The term “hybrid” in kidlit is frequently used to refer to graphic/narrative hybrids like Diary of a Wimpy Kid, but lately I’m noticing a mini-trend that uses that concept slightly differently – combining the traditional narrative with other ephemera like magazine articles, online chat transcripts, photographs, and the like (and illustrations too, usually). Often, the straightforward narrative makes up less than half of the book, and the other methods are much more integral to the story. While the idea is by no means new, I do find it interesting that it’s cropping up a bit more frequently of late, and it’s being taken in new and creative directions.
Kelly wrote a genre guide to alternative formats earlier this year, which covers these sorts of books, but I think some authors are playing with the idea more creatively than a lot of the examples we gave then. Stories told in epistolary format, verse, or graphic/narrative combo, while slightly different, aren’t really considered experimental anymore. I love seeing the types of formats exemplified by the books below that really push the boundaries and force us to dig for a new term to describe them. (Incidentally, what would you call books like these?)
I compiled a brief list below, but I’d love to learn about more, so please comment away. Descriptions are from Worldcat and my own notes are in brackets.
The Unfinished Life of Addison Stone by Adele Griffin
When a celebrated New York City teenager, known for her subversive
street art, mysteriously dies, her life is examined in a series of
interviews with her parents, friends, boyfriends, mentors, and critics.
[This description only scratches the surface of everything that’s in Griffin’s book, which also includes photos, Addison’s artwork, and magazine articles alongside the interviews. You can read Kelly’s review here and a discussion with the author at School Library Journal.]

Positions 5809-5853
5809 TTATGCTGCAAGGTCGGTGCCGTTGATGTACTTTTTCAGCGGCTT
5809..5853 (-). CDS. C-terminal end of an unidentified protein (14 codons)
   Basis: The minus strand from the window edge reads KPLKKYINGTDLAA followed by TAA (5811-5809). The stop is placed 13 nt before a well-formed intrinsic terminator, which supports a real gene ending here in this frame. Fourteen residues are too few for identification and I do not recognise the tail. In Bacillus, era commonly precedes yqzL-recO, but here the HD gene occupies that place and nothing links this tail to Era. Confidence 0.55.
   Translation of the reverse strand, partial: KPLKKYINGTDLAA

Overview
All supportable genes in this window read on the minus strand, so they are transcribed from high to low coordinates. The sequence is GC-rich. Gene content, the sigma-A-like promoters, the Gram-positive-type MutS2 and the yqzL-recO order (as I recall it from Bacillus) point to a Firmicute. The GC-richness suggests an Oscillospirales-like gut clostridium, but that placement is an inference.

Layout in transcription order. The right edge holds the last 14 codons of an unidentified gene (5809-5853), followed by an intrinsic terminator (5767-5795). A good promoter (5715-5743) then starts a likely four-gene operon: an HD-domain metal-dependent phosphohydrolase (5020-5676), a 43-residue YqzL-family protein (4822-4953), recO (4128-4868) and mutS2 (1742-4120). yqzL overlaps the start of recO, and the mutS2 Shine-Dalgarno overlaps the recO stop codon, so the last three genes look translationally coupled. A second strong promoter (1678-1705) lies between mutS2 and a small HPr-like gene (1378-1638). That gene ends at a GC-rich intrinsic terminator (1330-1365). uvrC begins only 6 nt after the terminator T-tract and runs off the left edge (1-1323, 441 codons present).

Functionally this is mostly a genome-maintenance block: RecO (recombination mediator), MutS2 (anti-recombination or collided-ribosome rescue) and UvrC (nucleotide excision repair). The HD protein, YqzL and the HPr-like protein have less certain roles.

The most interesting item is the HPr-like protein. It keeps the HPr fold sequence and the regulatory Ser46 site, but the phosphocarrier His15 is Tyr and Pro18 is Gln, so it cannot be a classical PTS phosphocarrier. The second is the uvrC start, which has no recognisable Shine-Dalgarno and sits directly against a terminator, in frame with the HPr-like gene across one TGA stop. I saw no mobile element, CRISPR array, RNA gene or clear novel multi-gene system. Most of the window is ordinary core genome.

Illuminae by Amie Kaufman and Jay Kristoff
The planet Kerenza is attacked, and Kady and Ezra find themselves on a
space fleet fleeing the enemy, while their ship’s artificial
intelligence system and a deadly plague may be the end of them all.
[This is a forthcoming title – October 20 – that, according to Kirkus, combines “interview transcripts, memos, instant-messaging transcripts, diary entries, and more.” I have the review copy and am excited to dive in, though a little intimidated by its 600 pages.]
The Dead House by Dawn Kurtagich
Told through journal entries, a psychotherapist’s notes, court records,
and more, relates the tale of Carly, a teen who was institutionalized
after her parents’ death but released to Elmbrige High School, where she
is believed to have a second personality or soul named Kaitlyn, and/or
be possessed by a demon.
[This YA horror novel will be published September 15.]
S by J. J. Abrams and Doug Dorst
A young woman picks up a book left behind by a stranger. Inside it are
his margin notes, which reveal a reader entranced by the story and by
its mysterious author. She responds with notes of her own, leaving the
book for the stranger, and so begins an unlikely conversation that
plunges them both into the unknown. The book: Ship of Theseus, the final
novel by a prolific but enigmatic writer named V.M. Straka, in
which a man with no past is shanghaied onto a strange ship with a
monstrous crew and launched onto a disorienting and perilous journey.
[This is an adult title that actually has removable pieces scattered throughout it, making it impractical for library shelves but pretty fun to play with as a reader. The conceit is interesting – it’s a “real” book that’s been written in by two students, and their marginalia makes up the story, though the book is a story in itself as well.]